I mentioned David Blight’s discovery of the first Memorial Day yesterday. For those who don’t know the story, here’s a NYTimes article written by the historian himself that goes into detail.
Sidenote: I first heard about this in one of Blight’s speeches at historical conferences and symposiums, many of which are available on Apple’s wonderful iTunes U. His off-the-cuff speaking style can be a bit digressive, but the content of his talks is always worth a listen.
But for the earliest and most remarkable Memorial Day, we must return to where the war began. By the spring of 1865, after a long siege and prolonged bombardment, the beautiful port city of Charleston, S.C., lay in ruin and occupied by Union troops. Among the first soldiers to enter and march up Meeting Street singing liberation songs was the 21st United States Colored Infantry; their commander accepted the city’s official surrender.
Whites had largely abandoned the city, but thousands of blacks, mostly former slaves, had remained, and they conducted a series of commemorations to declare their sense of the meaning of the war.
Source: Forgetting Why We Remember – The New York Times
Happy Memorial Day, my American friends! Being Canadian, I’m celebrating Queen Victoria’s birthday today instead, but I’ll spare some thought for the American celebration. It’s worth remembering that it was only in the past few years that the Memorial Day origins came to light, discovered in an archive by the Yale professor David Blight.
This day has many stories of its origin, and all quite probable. Basically we know for sure it was started after the Civil War. Civil War Veterans were its main focus. In May of 1868 three years after the war, former slaves in the Charleston South Carolina area began to dig up the 257 Grand Army of the Republic solders buried in a mass grave in a Confederate prison yard. Their idea was the result of an appreciation for their freedom. It took them two weeks to give these soldiers proper burial. Then 10,000 people were led by 2,800 African American children in a parade to the cemetery where flowers, prayers and singing of hymns took place.
Source: How Memorial Day began – News – Nebraska City News-Press – Nebraska City, NE – Nebraska City, NE
An interesting push by a county in Virginia to preserve and present historical artifacts and sites where Nat Turner’s rebellion took place. As the last quote in the article states, “Just because something bad may have happened at a place, or something that was distasteful, doesn’t mean that it shouldn’t be kept.”
Until recently, the all-white county historical society was uncertain how to handle its macabre legacy. Within the past 10 years, though, as popular interest in Turner’s story has grown — including through the controversial 2016 film “Birth of a Nation” — attitudes have loosened.
Work is underway to establish slave-insurrection-history trails: a walking route in Courtland and a driving tour through the southwest corner of the county where the rebellion took place.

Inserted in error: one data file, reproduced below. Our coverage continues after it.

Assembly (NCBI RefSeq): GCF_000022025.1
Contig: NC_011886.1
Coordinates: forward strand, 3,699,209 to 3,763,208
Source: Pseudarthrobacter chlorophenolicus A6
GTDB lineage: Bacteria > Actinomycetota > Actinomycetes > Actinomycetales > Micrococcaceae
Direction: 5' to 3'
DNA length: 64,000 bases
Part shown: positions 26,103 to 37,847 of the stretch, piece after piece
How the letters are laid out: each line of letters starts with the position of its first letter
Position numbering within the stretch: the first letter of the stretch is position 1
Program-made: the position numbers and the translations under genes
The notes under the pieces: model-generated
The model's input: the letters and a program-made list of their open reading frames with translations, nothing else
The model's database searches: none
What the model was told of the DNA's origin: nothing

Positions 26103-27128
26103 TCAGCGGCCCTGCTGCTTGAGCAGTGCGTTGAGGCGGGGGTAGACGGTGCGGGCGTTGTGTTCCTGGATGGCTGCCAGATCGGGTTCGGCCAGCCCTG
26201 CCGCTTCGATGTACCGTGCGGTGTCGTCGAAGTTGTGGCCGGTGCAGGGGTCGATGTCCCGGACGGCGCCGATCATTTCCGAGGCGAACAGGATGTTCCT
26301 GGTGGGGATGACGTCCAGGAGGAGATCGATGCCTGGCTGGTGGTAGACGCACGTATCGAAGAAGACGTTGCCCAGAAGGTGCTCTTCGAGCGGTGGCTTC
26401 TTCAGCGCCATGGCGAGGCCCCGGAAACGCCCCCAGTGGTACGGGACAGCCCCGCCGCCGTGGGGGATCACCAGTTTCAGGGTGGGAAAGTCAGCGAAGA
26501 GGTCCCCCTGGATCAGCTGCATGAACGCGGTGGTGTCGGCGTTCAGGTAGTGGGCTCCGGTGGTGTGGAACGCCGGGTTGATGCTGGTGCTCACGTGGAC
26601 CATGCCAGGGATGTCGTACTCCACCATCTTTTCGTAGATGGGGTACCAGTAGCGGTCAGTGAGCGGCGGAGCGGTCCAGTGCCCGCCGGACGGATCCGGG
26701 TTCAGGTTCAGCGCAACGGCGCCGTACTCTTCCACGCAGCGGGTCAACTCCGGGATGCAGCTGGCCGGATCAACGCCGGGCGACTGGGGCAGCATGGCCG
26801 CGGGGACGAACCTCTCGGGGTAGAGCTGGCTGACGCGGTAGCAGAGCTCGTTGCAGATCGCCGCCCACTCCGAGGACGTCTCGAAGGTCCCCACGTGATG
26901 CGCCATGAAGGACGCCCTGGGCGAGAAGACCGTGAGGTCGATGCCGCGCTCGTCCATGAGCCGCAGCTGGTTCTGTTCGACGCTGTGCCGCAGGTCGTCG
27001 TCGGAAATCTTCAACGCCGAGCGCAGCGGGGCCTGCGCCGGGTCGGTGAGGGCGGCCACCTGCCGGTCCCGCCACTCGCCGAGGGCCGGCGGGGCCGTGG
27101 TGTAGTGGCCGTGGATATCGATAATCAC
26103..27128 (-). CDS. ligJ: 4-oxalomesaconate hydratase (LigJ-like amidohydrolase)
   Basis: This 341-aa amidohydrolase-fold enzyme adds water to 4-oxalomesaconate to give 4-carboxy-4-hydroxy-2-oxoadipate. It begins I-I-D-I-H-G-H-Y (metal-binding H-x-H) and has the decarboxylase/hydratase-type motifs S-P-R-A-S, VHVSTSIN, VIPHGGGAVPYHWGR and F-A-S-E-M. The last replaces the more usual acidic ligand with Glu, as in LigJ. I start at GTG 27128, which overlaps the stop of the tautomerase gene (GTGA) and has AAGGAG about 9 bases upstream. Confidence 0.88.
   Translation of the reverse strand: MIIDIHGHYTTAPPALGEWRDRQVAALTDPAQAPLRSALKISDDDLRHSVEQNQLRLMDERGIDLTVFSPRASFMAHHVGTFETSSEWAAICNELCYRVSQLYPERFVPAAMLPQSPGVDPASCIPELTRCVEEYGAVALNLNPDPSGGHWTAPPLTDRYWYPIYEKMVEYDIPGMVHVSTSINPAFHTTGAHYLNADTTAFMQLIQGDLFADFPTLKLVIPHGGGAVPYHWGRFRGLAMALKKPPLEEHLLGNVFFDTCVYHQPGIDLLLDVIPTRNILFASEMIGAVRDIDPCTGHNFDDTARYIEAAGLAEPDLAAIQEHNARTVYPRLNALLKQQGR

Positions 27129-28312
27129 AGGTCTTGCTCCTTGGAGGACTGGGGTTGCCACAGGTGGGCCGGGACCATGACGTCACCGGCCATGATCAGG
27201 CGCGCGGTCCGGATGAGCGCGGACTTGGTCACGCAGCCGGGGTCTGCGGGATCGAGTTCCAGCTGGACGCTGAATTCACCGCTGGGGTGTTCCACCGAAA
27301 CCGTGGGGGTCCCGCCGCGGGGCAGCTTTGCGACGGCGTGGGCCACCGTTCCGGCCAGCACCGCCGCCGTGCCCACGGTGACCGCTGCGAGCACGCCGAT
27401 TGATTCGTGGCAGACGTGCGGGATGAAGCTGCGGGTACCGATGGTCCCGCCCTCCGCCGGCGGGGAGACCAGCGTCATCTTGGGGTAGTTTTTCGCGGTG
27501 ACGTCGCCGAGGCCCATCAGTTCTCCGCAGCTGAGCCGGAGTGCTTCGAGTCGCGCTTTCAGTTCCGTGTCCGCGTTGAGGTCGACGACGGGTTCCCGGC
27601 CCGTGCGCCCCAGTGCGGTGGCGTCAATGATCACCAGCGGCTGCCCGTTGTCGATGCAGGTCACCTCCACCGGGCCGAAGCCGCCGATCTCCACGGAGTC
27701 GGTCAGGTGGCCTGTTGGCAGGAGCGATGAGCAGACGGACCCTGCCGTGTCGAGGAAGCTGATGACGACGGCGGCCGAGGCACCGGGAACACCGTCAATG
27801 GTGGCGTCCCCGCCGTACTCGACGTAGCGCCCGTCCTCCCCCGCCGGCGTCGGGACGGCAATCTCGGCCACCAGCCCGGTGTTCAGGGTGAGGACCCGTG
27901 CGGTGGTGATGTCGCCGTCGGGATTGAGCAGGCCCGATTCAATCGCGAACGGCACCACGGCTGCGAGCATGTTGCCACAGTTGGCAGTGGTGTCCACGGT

Source: Nat Turner’s slave rebellion ruins are disappearing in Virginia – The Washington Post
More good news! I had to check that I hadn’t already posted this, but we’re getting a year’s worth of preservation in one week! Petersburg battlefield’s protected territory is expanding significantly. Here’s hoping I get to visit the newly massive-r park in 2017!
No property immediately will be added to the park, but the provision will authorize the National Park Service to incorporate battlefield land—up to 7,238 acres—that is now unprotected outside the park boundary. Over time, such additions could make Petersburg one of the largest historical parks in the nation.
Already, the national battlefield commemorates 18 separate battlegrounds figuring in the longest blockade in U.S. military history. Petersburg’s seesawing, hard-fought actions comprise one of the Civil War’s most complex struggles.
Source: Congress OKs bigger Petersburg National Battlefield, on track to be America’s largest Civil War park – Richmond Times-Dispatch: Virginia News
Some good news on the preservation front: A portion of the Malvern Hill battlefield has been bought by a conservation group. Virginia, due to its proximity to sprawling DC, has been heavily developed in recent years, and the battlefields are endangered. Nice to see some efforts being made (and funded) to preserve these sites before they’re plowed under for cookie cutter homes.
A nonprofit land preservation group has entered into a nearly $6.6 million contract to purchase a roughly 900-acre, heavily forested farm property in Henrico and Charles City counties that includes a portion of the Malvern Hill battlefield, site of the final, bloody clash between Union and Confederate troops during the Seven Days Battles in 1862.
Source: Deal will preserve roughly 900-acre Malvern Hill Farm, site of Civil War battle – Richmond Times-Dispatch: Local News For Richmond And Central Virginia